Friday, July 8, 2016

It Was Supposed to be Better by Now - another word

When I started writing this series of posts, it was sparked by a conversation between friends on Facebook.  I never expected, while I was writing through my thoughts, that we would be see the tragic violence and loss of lives the last few days.  My heart is aching.

Make no mistake, I believe in nonviolence.  Even while I admit the our world is filled with violence, my heart's cry is that someday, somehow, we can grow up and learn better ways to deal with each other.  Growing up means that we are willing to recognise that we still have things to learn.  I have things to learn, I absolutely admit that.  It wasn't that long ago the I really disagreed with the way the word racism was being redefined.

Language changes, though.  We add words, we drop and shorten words, and we change how we use words.  You can chose to insist on your definition and continue to have conversations that are filled with misunderstandings, or you can chose to learn the new usages and have conversations that just might make advances towards healing, justice, and peace.  I can only give you the information, you chose your own adventure on this one.

The simplest definition of racism, the one I grew up with, is that it is the belief that your race is superior to another race. It was often used synonymously with prejudice.  Now, that definition still does not make it a positive word, but it leaves open the concept of reverse racism.

But the newer usage and definition of racism add this; it only applies to a dominant culture.  In the United States, white is still the dominant culture.  A white person can be a racist.  A minority person may be prejudiced, they may be bigoted, they may act out their forced role of the oppressed in angry and hurtful ways.  But the response of a minority culture to the oppression of the dominant culture is not defined as reverse racism.

Now, you may not think that whites are still the dominant culture.  I get that. Balances have been shifting, and that is uncomfortable sometimes.  But one thing that really is certain in life is change.  You can embrace it or fight it, but it is still going to happen.

Still not convinced we are the dominant culture?  Look at the entertainment you enjoy.  Think about the characters in the movies and TV shows you watch.  Who are the good guys and who are the bad guys?  Yes it is changing somewhat, becoming slightly more balanced, but whites still dominate the power roles. Whites also dominate in big business and politics.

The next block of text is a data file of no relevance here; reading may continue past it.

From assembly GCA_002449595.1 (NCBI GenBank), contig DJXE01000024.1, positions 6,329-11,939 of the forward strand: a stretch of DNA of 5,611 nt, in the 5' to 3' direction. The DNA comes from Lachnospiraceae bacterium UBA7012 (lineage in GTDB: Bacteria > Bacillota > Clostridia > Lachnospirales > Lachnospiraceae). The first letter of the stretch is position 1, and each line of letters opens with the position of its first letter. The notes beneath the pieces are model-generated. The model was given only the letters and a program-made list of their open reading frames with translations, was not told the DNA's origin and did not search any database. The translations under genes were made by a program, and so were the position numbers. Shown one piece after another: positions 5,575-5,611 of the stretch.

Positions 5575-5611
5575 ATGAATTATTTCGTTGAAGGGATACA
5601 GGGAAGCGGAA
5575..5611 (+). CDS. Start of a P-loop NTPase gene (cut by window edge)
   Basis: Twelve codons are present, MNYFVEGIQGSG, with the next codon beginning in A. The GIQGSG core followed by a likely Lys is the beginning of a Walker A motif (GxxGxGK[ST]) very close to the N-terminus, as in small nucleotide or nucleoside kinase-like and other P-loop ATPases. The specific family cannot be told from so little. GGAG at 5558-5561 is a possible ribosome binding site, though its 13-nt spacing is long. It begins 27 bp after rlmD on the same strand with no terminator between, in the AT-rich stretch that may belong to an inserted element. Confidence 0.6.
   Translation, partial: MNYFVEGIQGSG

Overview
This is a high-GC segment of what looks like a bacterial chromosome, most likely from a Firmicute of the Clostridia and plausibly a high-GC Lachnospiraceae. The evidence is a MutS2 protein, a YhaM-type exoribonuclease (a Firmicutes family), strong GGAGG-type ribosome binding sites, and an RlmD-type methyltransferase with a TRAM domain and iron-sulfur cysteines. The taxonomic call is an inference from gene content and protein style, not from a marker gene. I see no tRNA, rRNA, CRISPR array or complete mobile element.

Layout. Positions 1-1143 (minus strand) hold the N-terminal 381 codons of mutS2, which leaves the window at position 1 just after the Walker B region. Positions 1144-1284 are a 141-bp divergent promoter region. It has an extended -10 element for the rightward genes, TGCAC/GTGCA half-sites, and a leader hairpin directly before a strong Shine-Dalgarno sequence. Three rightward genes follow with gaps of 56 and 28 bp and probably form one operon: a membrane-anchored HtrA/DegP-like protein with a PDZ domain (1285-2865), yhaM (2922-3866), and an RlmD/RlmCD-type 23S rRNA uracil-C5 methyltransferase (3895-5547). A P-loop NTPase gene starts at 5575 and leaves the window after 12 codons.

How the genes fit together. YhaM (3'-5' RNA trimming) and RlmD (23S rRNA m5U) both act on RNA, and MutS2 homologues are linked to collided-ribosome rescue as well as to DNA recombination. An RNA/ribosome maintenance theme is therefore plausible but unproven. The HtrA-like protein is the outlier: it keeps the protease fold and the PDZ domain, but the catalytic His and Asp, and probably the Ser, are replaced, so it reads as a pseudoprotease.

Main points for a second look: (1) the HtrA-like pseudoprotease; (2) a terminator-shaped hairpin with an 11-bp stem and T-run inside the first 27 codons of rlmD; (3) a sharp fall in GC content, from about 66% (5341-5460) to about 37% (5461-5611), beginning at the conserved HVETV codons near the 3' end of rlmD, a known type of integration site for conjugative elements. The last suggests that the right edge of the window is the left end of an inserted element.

I know, stereotypes exist for a reason.  So let's think for a minute about one of those stereotypes; the black gang.  Hardcore violent, drug dealing, pimping, blinged out.  You know it well.  Now, I'm not going to say that gangs don't exist, but are they really as dominant and taking over as the media portrays?

More important to our conversation, why do any gangs exist.  Well, for a start, gangs have always existed.  Groups of people have always formed alliances to protect their tribe, village, or other symbol of safety.  There were such alliances in medieval Europe.  We know about those other, overused media stereotype gangs; the mafia and chinese tongs.  Sometimes gangs are called Board of Directors, Membership Committees, or militia.  Gangs protect what is ours to make sure it stays ours.  Sometimes we do that by illegal means, sometimes by legal, more often someplace in between.

And as an aside, one more word about movie and TV stereotypes.  I'm sick to death of the "sassy Mexican Maid" and the "perky red-head computer geek girl." I'm tired of the predictable sitcom redo of  "A Christmas Carol" or the "lets have a fake family crisis" where we review every episode so far.  I'm sorry all you writers, producers and directors, I think you are being lazy.  How about trying to be original.

And so when Jesse Williams stood up and talked about some of the very real racism in this country at an awards show, he was speaking about the organization he was being honored for. He spoke about an organization working to advance civil rights. He specifically spoke against violence and for education within the black community.

And now there are people trying to get him fired from his job.  He is and actor on Grey's Anatomy, one of those rare shows that breaks stereotypes and portrays all kinds of people of all kinds of backgrounds, races and orientations, being intelligent and dumb and messing up and making amends and being human.  All being very human.

I could try to make this fit together, but I'm still raw today.  Humans are out there, arguing and nitpicking and effing shooting each other, and we can't even agree on language.  If our assumptions are challenged,  we cant even try to listen and understand before we begin to reject and argue.

We were supposed to be better by now.

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